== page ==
The ancient tradition, after Homer and on, has it that Ares was from Thrace. Homer places god Ares in Thrace, while Herodotus mentions that the Thracians worshipped three deities, Ares, Dionysus and Artemis, and that the Scythians, who lived further east, considered Ares as the most important god who was worshipped as the form of a sword. The Thracians, who were famous for their barbarian and warlike character, worshipped the fierce god of the battles with special honours as well as his equally strong and barbarian descendants, Tereus, Lycurgus and Diomedes.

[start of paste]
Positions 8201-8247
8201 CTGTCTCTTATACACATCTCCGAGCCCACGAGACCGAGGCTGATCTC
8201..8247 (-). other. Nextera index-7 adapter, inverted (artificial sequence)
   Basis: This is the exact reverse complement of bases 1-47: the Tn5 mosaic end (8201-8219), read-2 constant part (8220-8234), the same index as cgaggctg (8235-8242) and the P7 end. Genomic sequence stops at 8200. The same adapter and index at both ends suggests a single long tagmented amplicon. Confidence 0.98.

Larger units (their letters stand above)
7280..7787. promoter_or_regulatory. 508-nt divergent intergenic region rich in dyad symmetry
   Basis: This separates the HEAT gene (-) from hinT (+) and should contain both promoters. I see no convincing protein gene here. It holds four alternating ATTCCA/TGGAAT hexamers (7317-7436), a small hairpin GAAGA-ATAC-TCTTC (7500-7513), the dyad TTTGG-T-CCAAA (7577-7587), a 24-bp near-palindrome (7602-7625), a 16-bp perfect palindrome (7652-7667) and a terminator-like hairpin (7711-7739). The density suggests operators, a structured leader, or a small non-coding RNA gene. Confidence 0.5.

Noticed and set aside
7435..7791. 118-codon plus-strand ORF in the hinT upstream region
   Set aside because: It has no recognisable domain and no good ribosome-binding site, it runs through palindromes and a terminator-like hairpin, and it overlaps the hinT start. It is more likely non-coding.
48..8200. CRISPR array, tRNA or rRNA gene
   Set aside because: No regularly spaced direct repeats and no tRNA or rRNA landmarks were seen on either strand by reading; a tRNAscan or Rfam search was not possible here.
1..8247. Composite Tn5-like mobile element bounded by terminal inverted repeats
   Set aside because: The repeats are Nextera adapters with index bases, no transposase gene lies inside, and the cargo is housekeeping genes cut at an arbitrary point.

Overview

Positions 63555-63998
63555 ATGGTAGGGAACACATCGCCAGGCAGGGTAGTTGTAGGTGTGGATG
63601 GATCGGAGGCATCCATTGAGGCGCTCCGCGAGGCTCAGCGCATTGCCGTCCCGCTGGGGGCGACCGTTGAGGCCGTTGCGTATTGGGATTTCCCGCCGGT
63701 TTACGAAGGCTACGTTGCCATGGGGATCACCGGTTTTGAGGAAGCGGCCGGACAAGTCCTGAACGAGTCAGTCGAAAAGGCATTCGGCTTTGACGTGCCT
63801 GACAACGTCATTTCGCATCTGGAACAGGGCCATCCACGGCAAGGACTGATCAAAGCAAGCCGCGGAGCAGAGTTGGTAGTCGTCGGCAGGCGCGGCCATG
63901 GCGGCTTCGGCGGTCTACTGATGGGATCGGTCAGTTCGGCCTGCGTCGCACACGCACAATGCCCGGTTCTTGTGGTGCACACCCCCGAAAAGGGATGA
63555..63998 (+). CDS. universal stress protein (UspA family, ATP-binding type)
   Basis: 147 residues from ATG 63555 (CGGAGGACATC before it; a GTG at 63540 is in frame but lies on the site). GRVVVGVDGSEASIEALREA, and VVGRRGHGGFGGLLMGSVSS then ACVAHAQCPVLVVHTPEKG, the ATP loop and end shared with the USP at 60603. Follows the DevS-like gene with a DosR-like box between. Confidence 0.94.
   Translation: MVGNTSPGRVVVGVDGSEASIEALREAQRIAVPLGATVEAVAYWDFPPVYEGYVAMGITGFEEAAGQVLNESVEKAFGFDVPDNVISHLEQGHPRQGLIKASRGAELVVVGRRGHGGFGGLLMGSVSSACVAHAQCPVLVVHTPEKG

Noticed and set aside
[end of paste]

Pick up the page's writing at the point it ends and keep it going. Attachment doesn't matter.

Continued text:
Lycurgus, king of the Edonians, near the river of Strymon, fought the worship of god Dionysus when the latter arrived in Thrace from Asia Minor. The Thracian king exterminated the Maenads, who were the god's followers and received a punishment from god Zeus who, according to the myth, blinded him. Another version of the myth mentions that Dionysus drove Lycurgus insane, leading him to kill his child thinking he was pruning a vine. Then, the Edonians tied their king on Mount Pangaion where he was devoured by wild horses. It is also said that a local from the area, Charops, helped Dionysus to beat and kill Lycurgus and that the god entrusted him the power as a reward. According to the same myth, Charops is the person who spread the cult of Dionysus and taught his son Oeagrus the Dionysian rituals. Later, Orpheus, son of Oeagrus, instituted and systematized the Dionysian mysteries and converted the ecstatic Dionysian cult into a complete religion known as Orphism.